Originally established in the 1950s as a series of stabilization ponds used to treat wastewater sludge (biosolids) from the City's wastewater plants, the Hornsby Bend Biosolids Management Plant ("Hornsby Bend") has become a nationally recognized biosolids recycling facility winning many awards, including a first-place award by the U.S. Environmental Protection Agency (EPA) for biosolids recycling.

Situated on 1,200 acres of land along the Colorado River, about 8 miles east of downtown Austin, the facility is a national model for innovative approaches to benefit the environment, such as reducing waste, producing compost, and protecting ecosystems.

Biosolids (specifically primary and secondary waste-activated sludge) from the City's wastewater treatment plants are pumped to Hornsby Bend from the City's wastewater treatment plants. They are then thickened by gravity belt thickeners to reduce volume and allow more time for decomposition in the digesters.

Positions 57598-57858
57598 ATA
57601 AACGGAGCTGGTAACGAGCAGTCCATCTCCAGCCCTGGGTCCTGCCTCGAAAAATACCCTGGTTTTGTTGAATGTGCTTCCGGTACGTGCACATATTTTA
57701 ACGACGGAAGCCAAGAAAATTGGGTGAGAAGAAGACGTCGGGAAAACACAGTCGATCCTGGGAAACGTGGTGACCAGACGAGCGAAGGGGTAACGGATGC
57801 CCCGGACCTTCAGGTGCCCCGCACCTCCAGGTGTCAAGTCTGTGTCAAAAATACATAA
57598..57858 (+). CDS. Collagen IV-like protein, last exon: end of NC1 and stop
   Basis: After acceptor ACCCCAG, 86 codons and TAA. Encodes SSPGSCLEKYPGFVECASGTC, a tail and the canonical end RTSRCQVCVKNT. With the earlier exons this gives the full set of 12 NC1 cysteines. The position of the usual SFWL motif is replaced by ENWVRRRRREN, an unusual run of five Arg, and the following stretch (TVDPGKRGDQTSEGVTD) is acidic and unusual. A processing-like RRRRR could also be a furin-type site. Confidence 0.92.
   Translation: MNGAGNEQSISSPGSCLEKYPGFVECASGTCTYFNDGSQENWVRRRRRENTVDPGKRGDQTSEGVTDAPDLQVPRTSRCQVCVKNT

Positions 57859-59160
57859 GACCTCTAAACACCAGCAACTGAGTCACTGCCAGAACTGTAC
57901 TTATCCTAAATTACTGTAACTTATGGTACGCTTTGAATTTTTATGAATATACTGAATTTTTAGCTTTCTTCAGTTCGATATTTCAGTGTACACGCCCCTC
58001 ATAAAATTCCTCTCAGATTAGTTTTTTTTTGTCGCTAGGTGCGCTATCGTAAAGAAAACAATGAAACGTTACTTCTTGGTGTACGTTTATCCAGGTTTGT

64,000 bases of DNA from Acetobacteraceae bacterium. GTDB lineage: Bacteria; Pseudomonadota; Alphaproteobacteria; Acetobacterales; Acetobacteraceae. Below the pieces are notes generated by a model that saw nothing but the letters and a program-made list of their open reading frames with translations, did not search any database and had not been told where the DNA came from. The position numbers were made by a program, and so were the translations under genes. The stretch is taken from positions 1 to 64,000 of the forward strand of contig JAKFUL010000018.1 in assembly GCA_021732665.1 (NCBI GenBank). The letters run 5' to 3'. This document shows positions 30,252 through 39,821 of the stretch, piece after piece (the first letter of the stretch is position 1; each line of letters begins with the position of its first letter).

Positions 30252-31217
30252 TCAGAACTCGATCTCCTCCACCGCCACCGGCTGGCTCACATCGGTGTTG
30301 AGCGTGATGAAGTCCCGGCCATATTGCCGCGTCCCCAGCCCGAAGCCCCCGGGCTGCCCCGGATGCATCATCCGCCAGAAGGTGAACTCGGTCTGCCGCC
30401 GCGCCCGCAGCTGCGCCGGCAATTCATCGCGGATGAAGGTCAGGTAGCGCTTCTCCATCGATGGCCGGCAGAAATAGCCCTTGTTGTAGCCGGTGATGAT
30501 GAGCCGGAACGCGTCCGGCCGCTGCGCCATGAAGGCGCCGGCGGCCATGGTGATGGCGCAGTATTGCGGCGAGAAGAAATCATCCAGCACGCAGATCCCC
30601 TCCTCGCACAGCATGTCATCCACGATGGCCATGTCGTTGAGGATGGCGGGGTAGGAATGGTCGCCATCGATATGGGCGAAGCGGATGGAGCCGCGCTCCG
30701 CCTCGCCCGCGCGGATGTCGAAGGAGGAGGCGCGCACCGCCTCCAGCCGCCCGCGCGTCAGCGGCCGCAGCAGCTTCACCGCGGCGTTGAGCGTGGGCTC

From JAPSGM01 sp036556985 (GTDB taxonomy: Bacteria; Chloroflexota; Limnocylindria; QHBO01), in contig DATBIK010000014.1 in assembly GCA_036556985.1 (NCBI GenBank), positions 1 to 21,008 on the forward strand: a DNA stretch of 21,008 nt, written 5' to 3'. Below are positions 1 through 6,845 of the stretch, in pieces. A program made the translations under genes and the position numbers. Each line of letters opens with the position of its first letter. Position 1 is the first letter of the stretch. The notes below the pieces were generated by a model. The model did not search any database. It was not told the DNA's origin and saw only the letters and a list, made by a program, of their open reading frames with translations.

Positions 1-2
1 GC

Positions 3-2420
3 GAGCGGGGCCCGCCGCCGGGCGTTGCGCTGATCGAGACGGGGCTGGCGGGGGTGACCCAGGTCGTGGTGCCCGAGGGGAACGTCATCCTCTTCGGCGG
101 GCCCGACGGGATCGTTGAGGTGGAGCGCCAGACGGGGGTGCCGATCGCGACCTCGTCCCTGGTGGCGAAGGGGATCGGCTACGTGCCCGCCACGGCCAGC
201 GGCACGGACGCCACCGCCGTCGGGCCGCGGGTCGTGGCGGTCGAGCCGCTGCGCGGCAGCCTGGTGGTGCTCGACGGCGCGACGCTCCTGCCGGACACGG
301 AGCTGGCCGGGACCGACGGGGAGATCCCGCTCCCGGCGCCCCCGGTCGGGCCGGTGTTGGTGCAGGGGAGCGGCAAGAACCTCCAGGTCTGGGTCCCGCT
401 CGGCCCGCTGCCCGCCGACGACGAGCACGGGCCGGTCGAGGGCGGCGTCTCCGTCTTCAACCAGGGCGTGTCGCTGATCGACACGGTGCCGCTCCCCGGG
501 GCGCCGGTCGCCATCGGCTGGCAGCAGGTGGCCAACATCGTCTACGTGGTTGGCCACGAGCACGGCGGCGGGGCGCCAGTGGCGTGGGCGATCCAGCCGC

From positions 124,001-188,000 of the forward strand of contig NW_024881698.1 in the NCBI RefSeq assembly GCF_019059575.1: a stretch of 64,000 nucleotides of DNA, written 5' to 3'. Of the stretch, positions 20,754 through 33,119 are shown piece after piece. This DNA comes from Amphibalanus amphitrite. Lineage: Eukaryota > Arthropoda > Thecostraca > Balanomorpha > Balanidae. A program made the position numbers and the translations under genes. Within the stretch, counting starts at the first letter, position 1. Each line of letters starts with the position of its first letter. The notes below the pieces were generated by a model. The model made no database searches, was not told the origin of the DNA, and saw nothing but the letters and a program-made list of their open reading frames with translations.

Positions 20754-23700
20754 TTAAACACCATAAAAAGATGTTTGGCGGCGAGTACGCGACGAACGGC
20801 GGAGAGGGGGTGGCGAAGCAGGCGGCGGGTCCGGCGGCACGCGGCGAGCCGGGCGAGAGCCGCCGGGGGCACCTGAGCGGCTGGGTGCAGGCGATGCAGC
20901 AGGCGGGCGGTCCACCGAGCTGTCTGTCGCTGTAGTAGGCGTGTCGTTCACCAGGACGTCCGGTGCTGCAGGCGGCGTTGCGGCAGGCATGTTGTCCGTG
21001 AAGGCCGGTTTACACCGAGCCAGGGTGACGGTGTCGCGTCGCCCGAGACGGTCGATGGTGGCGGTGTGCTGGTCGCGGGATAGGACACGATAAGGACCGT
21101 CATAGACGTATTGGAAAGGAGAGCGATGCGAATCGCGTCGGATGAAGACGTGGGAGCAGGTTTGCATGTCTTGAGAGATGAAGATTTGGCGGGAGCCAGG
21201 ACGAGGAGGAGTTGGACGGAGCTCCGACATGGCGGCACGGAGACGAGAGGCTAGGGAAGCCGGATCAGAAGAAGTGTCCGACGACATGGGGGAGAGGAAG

Anaerobic Digestion

Once thickened, biosolids are stabilized by a process called anaerobic (without oxygen) digestion. The process occurs in eight large tanks or digesters (with a capacity of 2-million gallons each). Digestion destroys more than 90% of the pathogens present in the biosolids. Methane gas, a by-product of the process, is used to power on-site electric generators. After digestion, biosolids are thickened again by belt presses before they are re-used in composting.

Biosolids Land Application and Water Re-use

Water separated from the sludge flows through a 180-acre facultative pond system. After polishing in a 4-acre greenhouse enclosed aquatic plant facility, the treated effluent is used to irrigate approximately 150 acres of a 550-acre on-site farm. Hay and other feed crops are harvested from this land by a contract farmer, and the City receives a portion of the revenue.

The dried biosolids are combined with yard trimmings collected curbside throughout Austin and composted in 6-foot high rows (windrows) measuring more than 500 feet long. Residential yard trimmings picked up curbside in Austin are mixed with biosolids for composting. The biological activity and heat from composting produces a stable organic product that can be safely used by the public. A portion of this compost is sold under the trade name of "Dillo DirtTM".